Don't misrepresent your opponent.
  • I see this most often when people assign motives.  I saw it not long ago in a letter to the editor.  The writer fairly accurately described what his opponents wanted to do.  When he began to tell why they wanted to do it one could hear the thin-ice cracking.
    If I listen to you carefully, I may--notice I leave the clear possibility that I may not--understand what you want to do.  However, when I get to the level of your motives I am generally without any real data with which to work.  I offer as evidence the fact that I frequently can't even clearly identify my own motives.  I'm often left with this lame answer when asked why I did something or the other: "At the time, it seemed like the thing to do."  If that is the best I can do when explaining my own actions--and often it is--then I better be a whole lot more humble in my claims to know why you are doing what you do.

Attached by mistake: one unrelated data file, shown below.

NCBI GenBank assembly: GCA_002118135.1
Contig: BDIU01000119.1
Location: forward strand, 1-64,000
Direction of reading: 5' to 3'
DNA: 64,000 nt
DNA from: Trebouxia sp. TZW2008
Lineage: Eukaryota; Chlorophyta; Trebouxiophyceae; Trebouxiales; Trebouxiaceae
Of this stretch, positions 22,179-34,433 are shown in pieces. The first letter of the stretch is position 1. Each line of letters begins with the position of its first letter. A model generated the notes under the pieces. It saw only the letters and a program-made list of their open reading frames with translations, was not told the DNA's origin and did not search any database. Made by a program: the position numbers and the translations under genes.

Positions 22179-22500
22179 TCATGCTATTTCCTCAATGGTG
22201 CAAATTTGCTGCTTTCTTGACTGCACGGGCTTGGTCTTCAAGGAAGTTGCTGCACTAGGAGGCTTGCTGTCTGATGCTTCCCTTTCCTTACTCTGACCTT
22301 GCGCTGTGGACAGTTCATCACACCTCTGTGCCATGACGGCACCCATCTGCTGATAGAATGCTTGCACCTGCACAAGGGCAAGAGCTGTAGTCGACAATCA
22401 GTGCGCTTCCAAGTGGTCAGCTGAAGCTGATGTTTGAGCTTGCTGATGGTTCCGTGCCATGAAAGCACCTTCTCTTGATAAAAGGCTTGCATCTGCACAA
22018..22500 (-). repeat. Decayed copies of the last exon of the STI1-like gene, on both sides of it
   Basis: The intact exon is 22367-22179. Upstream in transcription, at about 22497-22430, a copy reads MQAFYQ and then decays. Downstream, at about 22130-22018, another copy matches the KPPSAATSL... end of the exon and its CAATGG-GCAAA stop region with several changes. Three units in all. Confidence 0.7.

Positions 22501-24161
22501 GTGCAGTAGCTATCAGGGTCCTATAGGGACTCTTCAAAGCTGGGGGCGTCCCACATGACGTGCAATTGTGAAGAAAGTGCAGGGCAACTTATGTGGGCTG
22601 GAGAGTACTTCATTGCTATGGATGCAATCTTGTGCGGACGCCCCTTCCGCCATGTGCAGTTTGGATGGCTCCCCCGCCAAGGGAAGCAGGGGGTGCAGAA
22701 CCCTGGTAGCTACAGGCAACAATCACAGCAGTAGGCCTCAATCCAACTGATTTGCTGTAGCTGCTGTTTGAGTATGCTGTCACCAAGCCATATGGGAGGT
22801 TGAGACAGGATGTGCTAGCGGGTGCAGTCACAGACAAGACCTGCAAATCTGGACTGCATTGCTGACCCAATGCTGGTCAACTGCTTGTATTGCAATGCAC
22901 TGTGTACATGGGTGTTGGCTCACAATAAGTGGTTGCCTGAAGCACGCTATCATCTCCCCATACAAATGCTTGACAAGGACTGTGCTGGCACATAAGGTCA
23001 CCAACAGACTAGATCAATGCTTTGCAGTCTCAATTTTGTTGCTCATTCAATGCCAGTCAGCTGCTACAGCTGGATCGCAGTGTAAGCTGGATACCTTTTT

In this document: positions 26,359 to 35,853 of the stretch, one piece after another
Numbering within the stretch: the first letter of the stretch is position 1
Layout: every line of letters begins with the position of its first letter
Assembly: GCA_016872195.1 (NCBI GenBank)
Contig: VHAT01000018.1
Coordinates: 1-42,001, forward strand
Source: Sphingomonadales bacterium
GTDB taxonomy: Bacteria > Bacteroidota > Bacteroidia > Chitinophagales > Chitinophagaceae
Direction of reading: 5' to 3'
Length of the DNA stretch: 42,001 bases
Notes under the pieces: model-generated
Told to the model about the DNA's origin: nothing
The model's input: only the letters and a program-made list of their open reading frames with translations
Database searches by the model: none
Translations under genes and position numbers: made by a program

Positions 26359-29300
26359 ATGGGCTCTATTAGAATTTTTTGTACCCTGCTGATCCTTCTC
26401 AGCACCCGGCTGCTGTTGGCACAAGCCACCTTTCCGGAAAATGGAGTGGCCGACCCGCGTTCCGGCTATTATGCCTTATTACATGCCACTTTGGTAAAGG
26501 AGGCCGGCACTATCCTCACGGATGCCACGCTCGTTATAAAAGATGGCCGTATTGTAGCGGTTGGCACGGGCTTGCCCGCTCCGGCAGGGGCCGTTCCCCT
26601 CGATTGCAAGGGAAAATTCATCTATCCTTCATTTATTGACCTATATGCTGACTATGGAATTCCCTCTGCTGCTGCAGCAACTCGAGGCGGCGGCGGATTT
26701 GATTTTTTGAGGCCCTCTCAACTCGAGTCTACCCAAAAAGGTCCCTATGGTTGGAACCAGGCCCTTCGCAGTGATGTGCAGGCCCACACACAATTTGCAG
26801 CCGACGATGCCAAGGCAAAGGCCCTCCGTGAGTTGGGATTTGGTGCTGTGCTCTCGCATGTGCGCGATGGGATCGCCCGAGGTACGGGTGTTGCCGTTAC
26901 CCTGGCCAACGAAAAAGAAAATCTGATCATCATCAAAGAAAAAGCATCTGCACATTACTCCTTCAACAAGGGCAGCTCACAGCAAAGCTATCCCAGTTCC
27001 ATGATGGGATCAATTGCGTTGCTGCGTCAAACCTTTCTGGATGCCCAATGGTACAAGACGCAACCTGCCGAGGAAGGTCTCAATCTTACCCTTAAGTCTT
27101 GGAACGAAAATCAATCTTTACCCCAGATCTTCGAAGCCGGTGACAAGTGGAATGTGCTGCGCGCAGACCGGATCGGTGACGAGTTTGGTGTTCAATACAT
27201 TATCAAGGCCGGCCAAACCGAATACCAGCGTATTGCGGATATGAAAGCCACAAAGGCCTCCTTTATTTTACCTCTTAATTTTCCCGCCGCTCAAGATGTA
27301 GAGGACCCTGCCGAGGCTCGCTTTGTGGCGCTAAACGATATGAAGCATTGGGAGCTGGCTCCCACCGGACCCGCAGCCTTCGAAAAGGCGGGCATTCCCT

This is a caution that is found in 1 Corinthians 4:5.  BTW, just because Jesus addressed motives doesn't give me license.  See John 2:24-25.   
  • I also see this when one person saddles another with his logical conclusions.  Let me see if I can explain it like this:
    Mr. A says "I believe X." or, "I have concluded that X is true."
    Mrs. B says, "It is impossible to hold that X is true without also believing Y"
    Y is a much more damning, more easily argued against position than X so Mrs. B jumps on Y when arguing against X.
    She may very well be right.  It may be logically impossible to hold to X without therefore upholding the truth of Y.  However,
    Mr. A says I believe X.  I reject Y.